Saturday, December 26, 2015

Jottings on 12th December 2015 - (2002 - Hit and run - Ruminations on a judicial travesty and an act of magnanimity)

2002 - Hit and run - Ruminations on a judicial travesty and an act of magnanimity
In 2002, a "car carrying an actor" drove over few unfortunate individuals who happened to be sleeping on the pavements of Mumbai. One of them lost his life, others incapacitated for life losing active livelihood. Like everything else there was national outcry, and the question debated in the courts of India for nearly fourteen long years was this : Was the actor driving the car when this happened, and secondly was he in state of intoxication during that period.? While common sense, the most preciously uncommon commodity, dictates beyond doubt that these were true, contrary to any arguments that may be provided by any learned exponents of law; our judiciary managed to prolong this trial for over a decade finally delivering a verdict last week, which anyway was a foregone conclusion that there is no "conclusive proof" against this "venerable actor". Though he was physically in the car, fell down twice as he attempted to run away from the ghastly tragedy, suppressed all evidence pointing a finger at him, managed to keep spinning his millions acting in inane, weather-beaten movies, voicing his opinions on social issues on national TV - the law of the land has let him go scot-free without so much as a minor penalty. Well this is not unusual in democracy these days. A couple of weeks ago Oscar pestorious was again declared innocent by the highest court in South Africa. All in the good name of justice and equality.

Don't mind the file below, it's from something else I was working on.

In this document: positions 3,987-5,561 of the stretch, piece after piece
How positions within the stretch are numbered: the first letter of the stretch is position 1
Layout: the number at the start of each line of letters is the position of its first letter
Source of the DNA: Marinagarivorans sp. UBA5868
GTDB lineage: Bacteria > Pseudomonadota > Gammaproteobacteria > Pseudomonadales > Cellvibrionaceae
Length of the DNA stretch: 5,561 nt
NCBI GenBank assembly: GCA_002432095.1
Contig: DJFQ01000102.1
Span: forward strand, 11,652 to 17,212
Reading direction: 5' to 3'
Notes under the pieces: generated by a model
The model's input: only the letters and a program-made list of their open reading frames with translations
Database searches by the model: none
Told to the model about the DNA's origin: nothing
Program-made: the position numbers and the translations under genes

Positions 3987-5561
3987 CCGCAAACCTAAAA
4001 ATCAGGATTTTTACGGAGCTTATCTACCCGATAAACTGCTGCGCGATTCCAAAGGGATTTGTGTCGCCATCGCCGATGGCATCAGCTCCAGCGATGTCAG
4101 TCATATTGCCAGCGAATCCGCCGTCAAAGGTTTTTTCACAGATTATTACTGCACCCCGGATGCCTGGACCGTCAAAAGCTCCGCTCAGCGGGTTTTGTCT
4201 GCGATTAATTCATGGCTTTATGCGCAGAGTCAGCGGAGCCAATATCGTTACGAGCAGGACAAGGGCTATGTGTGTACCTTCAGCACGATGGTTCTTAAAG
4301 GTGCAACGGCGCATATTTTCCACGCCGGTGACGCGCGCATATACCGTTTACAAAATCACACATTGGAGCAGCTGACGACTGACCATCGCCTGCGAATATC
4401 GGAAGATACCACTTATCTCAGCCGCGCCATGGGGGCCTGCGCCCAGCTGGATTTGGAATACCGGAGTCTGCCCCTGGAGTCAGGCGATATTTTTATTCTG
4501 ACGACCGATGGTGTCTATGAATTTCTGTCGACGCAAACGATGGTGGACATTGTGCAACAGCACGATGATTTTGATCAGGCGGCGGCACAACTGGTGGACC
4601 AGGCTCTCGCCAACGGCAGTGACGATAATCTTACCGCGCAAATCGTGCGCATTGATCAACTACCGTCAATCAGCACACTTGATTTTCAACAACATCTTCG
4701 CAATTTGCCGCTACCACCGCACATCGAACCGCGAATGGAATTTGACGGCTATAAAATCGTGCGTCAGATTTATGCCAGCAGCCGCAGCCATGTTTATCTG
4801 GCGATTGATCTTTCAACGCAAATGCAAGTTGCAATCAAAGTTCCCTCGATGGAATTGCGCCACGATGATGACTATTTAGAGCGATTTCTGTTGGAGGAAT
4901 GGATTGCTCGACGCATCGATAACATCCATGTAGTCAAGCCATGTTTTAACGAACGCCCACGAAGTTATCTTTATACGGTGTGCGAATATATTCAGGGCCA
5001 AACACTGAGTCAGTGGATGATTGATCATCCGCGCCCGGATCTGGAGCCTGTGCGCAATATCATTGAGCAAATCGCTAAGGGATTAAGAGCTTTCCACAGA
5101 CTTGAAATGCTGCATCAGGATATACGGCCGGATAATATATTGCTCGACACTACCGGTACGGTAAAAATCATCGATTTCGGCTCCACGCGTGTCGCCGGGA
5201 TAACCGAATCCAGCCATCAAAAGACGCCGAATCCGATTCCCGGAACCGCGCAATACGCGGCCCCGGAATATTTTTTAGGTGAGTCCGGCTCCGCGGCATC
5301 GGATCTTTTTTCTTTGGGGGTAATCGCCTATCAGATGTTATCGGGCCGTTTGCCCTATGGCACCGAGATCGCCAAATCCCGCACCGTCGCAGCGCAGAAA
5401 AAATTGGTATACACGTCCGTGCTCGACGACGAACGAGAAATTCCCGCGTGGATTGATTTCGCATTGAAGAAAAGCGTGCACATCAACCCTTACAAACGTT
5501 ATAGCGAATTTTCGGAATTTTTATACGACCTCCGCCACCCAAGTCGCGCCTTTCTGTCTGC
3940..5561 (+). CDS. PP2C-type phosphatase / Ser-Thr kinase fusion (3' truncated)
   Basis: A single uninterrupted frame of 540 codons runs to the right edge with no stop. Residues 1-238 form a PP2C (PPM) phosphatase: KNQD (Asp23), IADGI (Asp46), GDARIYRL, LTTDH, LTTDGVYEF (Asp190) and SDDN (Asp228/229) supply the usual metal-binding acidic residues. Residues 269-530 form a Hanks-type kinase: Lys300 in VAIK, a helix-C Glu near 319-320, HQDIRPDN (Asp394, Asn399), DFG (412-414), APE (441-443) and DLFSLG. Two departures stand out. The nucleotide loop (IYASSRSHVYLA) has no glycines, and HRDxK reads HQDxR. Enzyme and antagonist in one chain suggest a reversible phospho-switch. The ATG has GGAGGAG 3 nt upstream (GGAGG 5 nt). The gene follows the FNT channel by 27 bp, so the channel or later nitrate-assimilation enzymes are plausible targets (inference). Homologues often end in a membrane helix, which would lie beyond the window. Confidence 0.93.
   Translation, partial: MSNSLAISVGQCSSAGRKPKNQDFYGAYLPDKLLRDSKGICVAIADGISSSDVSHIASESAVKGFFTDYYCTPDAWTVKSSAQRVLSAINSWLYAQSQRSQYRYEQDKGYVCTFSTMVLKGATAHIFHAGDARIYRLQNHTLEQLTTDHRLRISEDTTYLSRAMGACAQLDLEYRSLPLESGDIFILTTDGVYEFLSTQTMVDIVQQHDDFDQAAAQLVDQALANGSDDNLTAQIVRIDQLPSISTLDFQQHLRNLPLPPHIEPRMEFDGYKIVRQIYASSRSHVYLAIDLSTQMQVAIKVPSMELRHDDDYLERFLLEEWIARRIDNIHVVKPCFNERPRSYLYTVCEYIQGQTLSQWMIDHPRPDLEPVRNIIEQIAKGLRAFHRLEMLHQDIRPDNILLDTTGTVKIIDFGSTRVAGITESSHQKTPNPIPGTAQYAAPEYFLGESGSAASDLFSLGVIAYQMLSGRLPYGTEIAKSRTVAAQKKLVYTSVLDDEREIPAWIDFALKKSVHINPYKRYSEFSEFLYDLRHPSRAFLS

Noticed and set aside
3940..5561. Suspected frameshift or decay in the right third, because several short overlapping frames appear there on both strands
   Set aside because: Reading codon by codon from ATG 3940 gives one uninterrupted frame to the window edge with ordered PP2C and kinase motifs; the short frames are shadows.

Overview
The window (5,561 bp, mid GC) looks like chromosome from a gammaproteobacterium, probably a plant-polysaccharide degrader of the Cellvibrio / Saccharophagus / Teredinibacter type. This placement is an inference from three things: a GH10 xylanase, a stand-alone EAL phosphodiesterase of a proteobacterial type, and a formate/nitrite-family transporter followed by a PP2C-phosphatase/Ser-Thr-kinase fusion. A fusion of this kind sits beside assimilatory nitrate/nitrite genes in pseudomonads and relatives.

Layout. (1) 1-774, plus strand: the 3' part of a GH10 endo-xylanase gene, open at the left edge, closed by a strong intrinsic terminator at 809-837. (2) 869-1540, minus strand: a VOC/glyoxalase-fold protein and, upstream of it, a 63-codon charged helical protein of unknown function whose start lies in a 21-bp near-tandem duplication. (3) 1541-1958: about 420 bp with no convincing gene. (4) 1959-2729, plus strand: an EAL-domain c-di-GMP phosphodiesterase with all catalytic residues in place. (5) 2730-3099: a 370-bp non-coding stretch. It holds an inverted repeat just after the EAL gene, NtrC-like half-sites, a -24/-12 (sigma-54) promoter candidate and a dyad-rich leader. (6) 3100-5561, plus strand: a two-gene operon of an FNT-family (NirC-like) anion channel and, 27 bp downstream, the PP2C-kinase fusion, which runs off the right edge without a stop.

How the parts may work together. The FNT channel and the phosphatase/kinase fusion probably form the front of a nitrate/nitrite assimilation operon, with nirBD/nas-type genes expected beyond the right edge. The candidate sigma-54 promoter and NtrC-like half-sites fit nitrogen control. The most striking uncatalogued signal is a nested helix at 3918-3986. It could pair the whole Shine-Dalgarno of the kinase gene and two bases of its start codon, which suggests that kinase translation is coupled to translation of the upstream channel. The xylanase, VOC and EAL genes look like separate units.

What moved me particularly in Mumbai case was a statement by one of the surviving victims - a Muslim, just after the verdict of not-guilty was announced. He said and I paraphrase
" We were expecting this result. I am not disappointed at all. I also understand what happened that fateful day was an accident. I am sure the actor never intended to run over us, but you know what, it would have been nice if he had helped us rebuild our lives afterwards. He has the means and the power. Anyway, I am glad this is over. We have already got over that bad phase and moved along. I hope he can also move on..."
As I read this, My eyes welled with tears. What wisdom!, intellectual maturity! and practicality in a man who is essentially an illiterate, living at the fringes of society. He will suffer consequences of those tragic few minutes for an entire lifetime; Yet, his heart is free of any malice. In my eyes, this young man has rendered the perfect justice that one can hope for. In the ancient tradition of law givers and makers, where wisdom is used as yardstick to mete to justice - this is most fitting. Though, it was reported without any fanfare as a casual comment in larger context, In my eyes, this man is a hero of the highest inner stature. Probably, he may not have meant what he said. It doesn't matter. The very fact he said it in the midst of this superficial proceedings that we call law and order, is reason enough for me to hold him a true winner in this case.
All those in the car, the "actor" especially, should introspect on the magnanimity of the victim, and if possible , gather some of the lost dignity and respect so cheaply traded in farcical proceedings of orchestrated and misplaced justice.
God bless...
Yours in mortality,
Bala

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